A Brief Visit to Foulney Embankment

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Even a casual observer will have noticed that I am very much a creature of habit; when the tide is due to be low and we are available to do so, I like to drag the family around the bay to Roa Island to do a bit of rock-pooling. Every time we do that, as we cross the causeway to Roa I point out the car park which gives access to the path to Foulney, another tidal island, and express a desire to one day explore it.

Well, we’ve been around to Roa again this week and I almost got my wish. We hadn’t really left enough time, but we did walk as far as the first automatic lighthouse (I assume that’s what it is?) on Foulney Embankment.

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Scurvy Grass.

Foulney is essentially a shingle spit jutting out into Morecambe Bay. It’s houses important  breeding colonies of Terns. And also a number of plants well adapted to growing in this relatively unpromising environment.

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Sea Beet.

The wind was strong and very cold. This brief visit has whet my appetite, in more ways than one – apparently the glossy leaves of Sea Beet are something of a delicacy – and I really must make an effort to come back to see the island, and its tern colonies properly.

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Sea Kale.

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Sea Radish.

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Sea Campion.

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Foulney Embankment.

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Shingle.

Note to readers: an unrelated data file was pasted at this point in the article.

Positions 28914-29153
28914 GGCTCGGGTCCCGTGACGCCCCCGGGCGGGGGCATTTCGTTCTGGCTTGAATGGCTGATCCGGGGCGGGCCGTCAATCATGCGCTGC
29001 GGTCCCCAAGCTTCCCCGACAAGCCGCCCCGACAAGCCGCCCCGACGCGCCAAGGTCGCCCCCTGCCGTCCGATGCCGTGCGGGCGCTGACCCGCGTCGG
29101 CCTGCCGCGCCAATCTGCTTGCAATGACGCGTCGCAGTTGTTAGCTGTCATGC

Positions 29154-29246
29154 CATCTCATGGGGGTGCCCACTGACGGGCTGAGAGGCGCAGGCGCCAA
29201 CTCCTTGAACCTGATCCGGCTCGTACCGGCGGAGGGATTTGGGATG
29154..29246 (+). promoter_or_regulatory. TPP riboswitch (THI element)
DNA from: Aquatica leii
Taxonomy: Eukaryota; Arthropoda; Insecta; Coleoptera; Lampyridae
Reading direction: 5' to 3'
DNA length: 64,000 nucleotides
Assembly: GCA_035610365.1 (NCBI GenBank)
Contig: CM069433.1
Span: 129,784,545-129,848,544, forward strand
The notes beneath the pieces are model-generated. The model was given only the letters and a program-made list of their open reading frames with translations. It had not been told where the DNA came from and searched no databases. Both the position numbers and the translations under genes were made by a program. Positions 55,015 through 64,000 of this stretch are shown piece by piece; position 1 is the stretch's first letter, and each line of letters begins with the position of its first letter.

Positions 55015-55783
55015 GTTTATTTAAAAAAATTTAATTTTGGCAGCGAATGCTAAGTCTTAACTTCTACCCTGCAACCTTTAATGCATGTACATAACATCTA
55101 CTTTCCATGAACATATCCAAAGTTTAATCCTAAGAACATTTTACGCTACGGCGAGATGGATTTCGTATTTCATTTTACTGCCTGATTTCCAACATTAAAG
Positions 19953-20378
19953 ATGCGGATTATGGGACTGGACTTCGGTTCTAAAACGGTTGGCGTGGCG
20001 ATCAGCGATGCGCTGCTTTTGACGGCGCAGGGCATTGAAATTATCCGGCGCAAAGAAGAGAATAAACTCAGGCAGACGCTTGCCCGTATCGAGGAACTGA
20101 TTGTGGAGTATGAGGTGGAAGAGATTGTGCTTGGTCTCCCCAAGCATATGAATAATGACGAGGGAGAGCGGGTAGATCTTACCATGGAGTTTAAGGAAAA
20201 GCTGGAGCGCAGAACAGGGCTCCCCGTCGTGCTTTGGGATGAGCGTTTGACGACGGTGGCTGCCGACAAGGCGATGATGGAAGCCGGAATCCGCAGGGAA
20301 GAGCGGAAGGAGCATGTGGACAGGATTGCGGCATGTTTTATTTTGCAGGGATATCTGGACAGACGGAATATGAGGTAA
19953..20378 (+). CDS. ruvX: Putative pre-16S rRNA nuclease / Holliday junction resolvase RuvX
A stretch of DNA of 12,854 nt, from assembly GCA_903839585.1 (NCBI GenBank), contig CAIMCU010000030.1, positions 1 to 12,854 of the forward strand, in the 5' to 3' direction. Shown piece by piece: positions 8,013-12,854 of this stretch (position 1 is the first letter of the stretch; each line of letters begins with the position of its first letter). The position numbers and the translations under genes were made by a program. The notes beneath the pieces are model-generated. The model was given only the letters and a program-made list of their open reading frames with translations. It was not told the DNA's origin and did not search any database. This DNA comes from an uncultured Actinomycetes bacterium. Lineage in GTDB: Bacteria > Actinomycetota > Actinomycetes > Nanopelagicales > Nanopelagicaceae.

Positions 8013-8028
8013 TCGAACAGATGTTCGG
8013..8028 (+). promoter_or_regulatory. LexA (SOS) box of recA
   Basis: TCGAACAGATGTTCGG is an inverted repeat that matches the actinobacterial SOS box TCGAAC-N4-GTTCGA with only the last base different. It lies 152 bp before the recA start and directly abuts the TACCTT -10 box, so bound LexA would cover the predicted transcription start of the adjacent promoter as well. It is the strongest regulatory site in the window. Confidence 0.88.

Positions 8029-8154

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Lichen.

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Rusting hulk by the Roa causeway. Barrow industry behind.

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Roa Island.

For today, however, we had an appointment with the tide to keep.

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A Brief Visit to Foulney Embankment

5 thoughts on “A Brief Visit to Foulney Embankment

  1. What an atmospheric place. And I love all the “greens” on the shore.
    I wonder where that pebble with the lichen came from – you wouldn’t usually expect a sea pebble to stay still long enough to gather lichen (or moss).
    All the best 🙂

    1. beatingthebounds says:

      Apparently Sea Beet is the ancestor of both Spinach and all of our domesticated beets, including beetroot. I think all of the plants here are edible. Interesting to think that many horticultural plants are descended from plants specialised for the poor soils of the sea shore and what that might tell us about the early days of agriculture. I find this kind of thing absolutely fascinating. For example, how did early farmers domesticate Almonds when in the wild they are very poisonous?
      The pebbles were all shaped perfectly for skimming. That’s a good point about the lichened stone, I can only think that it has slipped down from higher up the embankment?

    1. beatingthebounds says:

      I’m up for it if you are, although I think I would want to cook them all, preferably with some butter, lardons and onions. Next visit?

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